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Tangos Bajos, Daniel Melingo

PostPosted: Mon May 26, 2008 12:37 am
by Gordon Neill

I thought I was safe enough. I’m pretty well immune to the charms of Tango. OK, I got a dose of Gotan Project last year, and I still get the odd relapse every now and then. But Gotan was more of a vaccination than a full-blooded infection. And modern Tango can be a bit thumpy for my tastes. So I’m OK. No worries about Tango.

Unfortunately it turns out that a friend of mine is a carrier. I don’t think she meant any harm by including a couple of Melingo tracks on a compilation she singed for me. I trusted the source and didn’t think about viruses as I loaded it onto my ipod. And I wasn’t too sure about the tracks I’d heard from his new album (Maldito Tango), where his voice sounds a bit too mannered and Tom Waits-ish. So no worries. I’m immune. Before I knew it, though, I’d signed up for a course of 15 short musical jabs from his first solo album, Tangos Bajos.

The first song to hit me was Narigon. There are two versions. The first only lasts 1 minute and 29 seconds but it punches well above its weight. The longer ‘dub’ version is even more dangerous. I could feel my pulse quickening but, on first exposure, the rest of the tracks seemed harmless enough. So no worries, I thought, I’ll be fine.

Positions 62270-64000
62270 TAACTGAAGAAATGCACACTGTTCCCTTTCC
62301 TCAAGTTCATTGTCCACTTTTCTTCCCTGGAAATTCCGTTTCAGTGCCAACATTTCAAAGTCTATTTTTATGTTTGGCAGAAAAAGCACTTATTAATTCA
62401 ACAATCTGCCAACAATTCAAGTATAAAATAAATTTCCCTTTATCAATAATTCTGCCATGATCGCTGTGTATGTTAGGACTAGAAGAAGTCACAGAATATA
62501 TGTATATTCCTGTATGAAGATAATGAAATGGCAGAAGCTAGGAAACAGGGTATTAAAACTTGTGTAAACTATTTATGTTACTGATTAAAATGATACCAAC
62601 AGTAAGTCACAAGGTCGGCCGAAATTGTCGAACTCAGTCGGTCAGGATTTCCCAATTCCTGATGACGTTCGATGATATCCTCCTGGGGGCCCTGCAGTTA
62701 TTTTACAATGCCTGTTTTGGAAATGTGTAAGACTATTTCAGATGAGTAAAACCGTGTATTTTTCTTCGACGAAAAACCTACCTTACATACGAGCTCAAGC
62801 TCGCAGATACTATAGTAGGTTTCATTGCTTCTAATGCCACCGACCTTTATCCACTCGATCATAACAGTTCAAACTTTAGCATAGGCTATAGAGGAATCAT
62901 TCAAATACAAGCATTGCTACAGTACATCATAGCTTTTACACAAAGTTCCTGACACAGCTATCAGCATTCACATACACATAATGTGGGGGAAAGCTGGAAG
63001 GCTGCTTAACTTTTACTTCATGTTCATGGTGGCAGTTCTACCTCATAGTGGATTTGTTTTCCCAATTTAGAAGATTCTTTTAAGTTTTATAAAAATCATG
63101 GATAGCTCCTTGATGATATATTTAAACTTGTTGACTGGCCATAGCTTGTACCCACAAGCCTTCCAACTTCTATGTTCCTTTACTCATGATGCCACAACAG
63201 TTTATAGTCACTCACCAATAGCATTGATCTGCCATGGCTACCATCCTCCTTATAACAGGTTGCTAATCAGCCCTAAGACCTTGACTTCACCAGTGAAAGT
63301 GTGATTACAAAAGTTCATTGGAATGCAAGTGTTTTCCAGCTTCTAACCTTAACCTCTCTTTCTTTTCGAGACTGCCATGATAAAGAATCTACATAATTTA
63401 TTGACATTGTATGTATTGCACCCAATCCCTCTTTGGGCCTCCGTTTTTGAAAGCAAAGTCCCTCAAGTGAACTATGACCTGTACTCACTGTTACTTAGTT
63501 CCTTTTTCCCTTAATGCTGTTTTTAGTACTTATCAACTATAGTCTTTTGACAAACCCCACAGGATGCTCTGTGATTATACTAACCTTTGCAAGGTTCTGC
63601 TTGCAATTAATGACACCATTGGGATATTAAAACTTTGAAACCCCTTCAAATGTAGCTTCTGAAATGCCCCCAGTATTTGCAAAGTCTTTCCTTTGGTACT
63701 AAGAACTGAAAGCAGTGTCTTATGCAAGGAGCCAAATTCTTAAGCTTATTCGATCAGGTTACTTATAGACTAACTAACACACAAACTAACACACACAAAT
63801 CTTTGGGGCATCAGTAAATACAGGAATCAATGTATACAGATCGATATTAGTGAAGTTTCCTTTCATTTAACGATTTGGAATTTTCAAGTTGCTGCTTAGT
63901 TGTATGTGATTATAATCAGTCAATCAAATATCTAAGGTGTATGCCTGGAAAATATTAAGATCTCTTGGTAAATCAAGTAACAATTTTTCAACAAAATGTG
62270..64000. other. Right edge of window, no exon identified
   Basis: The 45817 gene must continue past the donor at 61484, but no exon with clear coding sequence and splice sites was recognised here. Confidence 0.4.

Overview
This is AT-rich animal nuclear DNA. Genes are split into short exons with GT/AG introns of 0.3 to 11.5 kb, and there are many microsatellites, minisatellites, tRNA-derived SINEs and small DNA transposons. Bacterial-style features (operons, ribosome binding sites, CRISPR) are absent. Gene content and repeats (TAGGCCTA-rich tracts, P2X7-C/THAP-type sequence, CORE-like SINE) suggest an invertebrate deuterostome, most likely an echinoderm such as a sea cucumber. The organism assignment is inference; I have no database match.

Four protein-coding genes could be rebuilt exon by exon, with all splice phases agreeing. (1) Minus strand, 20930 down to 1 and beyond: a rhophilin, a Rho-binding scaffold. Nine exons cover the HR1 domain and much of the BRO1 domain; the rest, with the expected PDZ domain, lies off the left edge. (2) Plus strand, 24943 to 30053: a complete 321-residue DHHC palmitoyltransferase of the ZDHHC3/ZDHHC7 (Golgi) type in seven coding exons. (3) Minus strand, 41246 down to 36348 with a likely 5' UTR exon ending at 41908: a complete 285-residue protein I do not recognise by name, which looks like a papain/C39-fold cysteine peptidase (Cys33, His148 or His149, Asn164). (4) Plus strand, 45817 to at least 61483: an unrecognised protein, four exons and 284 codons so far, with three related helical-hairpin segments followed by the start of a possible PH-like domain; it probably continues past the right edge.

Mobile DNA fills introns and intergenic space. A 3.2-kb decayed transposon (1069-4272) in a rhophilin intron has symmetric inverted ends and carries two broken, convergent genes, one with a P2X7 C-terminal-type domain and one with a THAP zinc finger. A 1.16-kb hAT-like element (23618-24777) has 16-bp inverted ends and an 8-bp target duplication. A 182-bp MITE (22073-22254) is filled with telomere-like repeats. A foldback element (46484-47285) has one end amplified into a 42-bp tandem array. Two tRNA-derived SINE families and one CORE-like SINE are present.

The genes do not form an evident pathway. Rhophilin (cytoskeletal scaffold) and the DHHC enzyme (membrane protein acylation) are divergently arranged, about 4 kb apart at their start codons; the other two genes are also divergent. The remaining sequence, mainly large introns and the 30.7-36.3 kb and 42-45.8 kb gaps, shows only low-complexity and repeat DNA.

Then I noticed that the track in-between, Muleta De Borracho, was quite infectious, and my ears kept going back to it. Just as I was getting used to picking away at these three catchy tracks, I suddenly noticed that I was itching to play Jose "El Cuchillero". Too late, I suddenly realised that here’s a whole rash of catchy songs breaking out all over this album. Before I know it, I’ve been Tangoed quite badly.

The album does have some weaknesses in it’s attack, so there’s no need for the general public to worry themselves sick about a Tango pandemic. If you’re determined not to like it, try focusing on the opening track, with its chorus worryingly identical to ‘My Way’. Or, if you’re like me, you could get irritated by the spot of whistling which slightly mars the otherwise perfect 1 minute 44 seconds of Jose "El Cuchillero". But these are minor flaws in an otherwise formidable foe. All too late, I realise that it hits me at all my points of least resistance. Restrained production, with a less-is-more attitude, giving plenty space for acoustic guitar, punchy accordion, and a surprisingly deep electric bass. Short tracks (the whole album last little more than 35 minutes) that trick you into playing them again and again. And a subtle sense of humour, partly in Melingo‘s mildly theatrical gruff singing, partly in the heavy breathing noises between some tracks. There should be a government health warning on this heart stopping stuff.

After a couple of weeks, I’m still Melingo malingering. I’ve not managed to shake my addiction, but I’m learning to live with it. My name is Gordon and I’m a Tangoholic.